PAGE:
Imagine waking up in the morning unable to move. Approximately 5.4 million people around the globe struggle with the inability to do the most simplistic tasks. Just getting out of bed in the morning can seem insurmountable. However, neuroscientists, like Grégoire Courtine, are determined to change this reality.
Neural implants are giving disabled patients hope. For example, more than 250,000 deaf patients can now hear. It is promising, but how can these neural implants apply to more complicated cases? Grégoire Courtine claims that he has the solution to solve paralysis in the near future.
Courtine and his team sliced halfway through a macaque monkey’s spinal cord, paralyzing its right leg. A recording device was then installed underneath the skull of the monkey creating a connection with its motor cortex. Finally, a pad of flexible electrodes was sutured below the injury on the animal’s spinal cord.
Miraculously, the monkey regained its ability to walk. The wireless brain-body electronic interfaces bypassed the spinal injury to transmit the brain’s intentions through electrical stimulations. Essentially, the neural implants were able to read the monkey’s intention to walk by transmitting electrical impulses sent from the brain.
Further studies show promising results as well. Case Western Reserve University recently conducted a similar experiment on a middle-aged quadriplegic man paralyzed from the shoulders down. The patient agreed to allow doctors to implant the same type of recording implants on his brain that Courtine used in his experiment on a macaque monkey.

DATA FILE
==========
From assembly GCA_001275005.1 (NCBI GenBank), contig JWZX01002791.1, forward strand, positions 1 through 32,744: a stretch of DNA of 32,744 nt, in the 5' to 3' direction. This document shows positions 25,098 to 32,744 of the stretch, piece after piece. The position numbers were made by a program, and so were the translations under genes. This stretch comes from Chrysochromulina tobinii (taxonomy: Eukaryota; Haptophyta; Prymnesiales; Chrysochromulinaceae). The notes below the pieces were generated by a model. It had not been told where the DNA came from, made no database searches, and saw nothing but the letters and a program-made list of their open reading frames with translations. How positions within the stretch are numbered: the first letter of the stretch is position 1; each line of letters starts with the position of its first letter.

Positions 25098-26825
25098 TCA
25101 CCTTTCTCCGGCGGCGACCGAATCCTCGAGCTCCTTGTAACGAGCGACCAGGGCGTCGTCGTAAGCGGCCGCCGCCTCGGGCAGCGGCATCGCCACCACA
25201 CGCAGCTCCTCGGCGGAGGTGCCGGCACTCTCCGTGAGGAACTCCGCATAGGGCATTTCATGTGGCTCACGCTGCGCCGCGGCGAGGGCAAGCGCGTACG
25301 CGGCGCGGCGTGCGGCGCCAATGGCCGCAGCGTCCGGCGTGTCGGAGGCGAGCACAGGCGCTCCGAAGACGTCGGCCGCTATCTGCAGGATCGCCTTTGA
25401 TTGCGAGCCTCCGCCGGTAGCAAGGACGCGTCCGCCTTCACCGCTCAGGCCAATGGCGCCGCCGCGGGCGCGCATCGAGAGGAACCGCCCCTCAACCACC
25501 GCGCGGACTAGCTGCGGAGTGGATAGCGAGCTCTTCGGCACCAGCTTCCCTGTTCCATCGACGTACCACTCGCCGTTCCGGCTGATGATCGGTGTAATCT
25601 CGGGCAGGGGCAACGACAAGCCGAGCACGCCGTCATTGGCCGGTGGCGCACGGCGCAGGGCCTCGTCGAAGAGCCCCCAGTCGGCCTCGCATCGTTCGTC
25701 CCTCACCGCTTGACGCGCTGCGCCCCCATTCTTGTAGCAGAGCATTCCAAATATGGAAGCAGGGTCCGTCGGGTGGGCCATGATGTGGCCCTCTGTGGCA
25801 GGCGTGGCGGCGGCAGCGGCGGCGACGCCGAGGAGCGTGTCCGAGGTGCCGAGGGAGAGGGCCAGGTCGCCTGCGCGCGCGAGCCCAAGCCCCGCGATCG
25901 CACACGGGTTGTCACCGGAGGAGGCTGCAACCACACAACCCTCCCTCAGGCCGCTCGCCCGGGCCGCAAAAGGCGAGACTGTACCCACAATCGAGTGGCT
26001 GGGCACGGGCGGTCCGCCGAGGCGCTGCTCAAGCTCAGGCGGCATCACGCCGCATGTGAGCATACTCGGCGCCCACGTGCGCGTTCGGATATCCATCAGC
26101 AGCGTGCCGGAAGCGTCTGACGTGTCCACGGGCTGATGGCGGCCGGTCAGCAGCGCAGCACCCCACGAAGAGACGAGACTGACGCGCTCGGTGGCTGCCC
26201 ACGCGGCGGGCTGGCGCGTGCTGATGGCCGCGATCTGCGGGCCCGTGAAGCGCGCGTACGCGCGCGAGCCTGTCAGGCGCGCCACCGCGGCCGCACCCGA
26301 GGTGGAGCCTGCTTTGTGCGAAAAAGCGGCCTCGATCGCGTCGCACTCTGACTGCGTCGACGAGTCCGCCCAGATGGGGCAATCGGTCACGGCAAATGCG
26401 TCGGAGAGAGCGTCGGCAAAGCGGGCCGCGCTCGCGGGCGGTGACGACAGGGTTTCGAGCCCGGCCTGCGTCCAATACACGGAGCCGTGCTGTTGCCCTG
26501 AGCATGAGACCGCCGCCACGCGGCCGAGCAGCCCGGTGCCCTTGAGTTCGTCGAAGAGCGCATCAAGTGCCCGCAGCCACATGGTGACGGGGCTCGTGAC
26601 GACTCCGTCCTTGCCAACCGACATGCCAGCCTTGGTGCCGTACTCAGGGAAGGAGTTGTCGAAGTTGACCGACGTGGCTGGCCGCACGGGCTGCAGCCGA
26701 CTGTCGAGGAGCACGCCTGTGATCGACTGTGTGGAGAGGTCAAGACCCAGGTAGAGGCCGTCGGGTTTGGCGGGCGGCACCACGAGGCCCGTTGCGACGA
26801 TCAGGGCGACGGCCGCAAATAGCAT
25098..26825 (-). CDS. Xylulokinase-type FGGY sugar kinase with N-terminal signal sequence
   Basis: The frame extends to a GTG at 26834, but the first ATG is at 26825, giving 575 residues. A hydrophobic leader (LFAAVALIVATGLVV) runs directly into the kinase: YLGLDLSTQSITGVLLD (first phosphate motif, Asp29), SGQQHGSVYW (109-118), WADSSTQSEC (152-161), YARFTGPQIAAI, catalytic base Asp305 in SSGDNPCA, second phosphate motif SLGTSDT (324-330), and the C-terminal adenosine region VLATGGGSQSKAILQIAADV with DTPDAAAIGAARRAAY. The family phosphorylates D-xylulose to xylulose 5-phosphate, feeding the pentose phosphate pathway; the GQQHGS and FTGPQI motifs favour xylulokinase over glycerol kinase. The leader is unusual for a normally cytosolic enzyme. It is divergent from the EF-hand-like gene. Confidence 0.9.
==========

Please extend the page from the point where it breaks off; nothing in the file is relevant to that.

Smaller than the size of a postage stamp, these silicone implants are made up of a hundred of hair-sized metal probes that are able to transmit the electrical impulses sent off by neurons. The bypass was completed by implanting 16 additional electrodes into the man’s arm and hand muscles.
After the surgery, the man gained use of his arm and hand. He was able to slowly open and close his hand as well as bring a cup to his lips, all of which he was previously unable to do without the neural implants.
These promising results continue to inspire neuroscientists to create even better technology. Some of these future technologies can help to cure not only paralysis but can also reverse blindness and restore lost memories due to Alzheimer’s disease. As complex as neural implants are, it has been estimated that within 10 to 15 years, neural implants can help many to overcome the daily struggles of paralysis.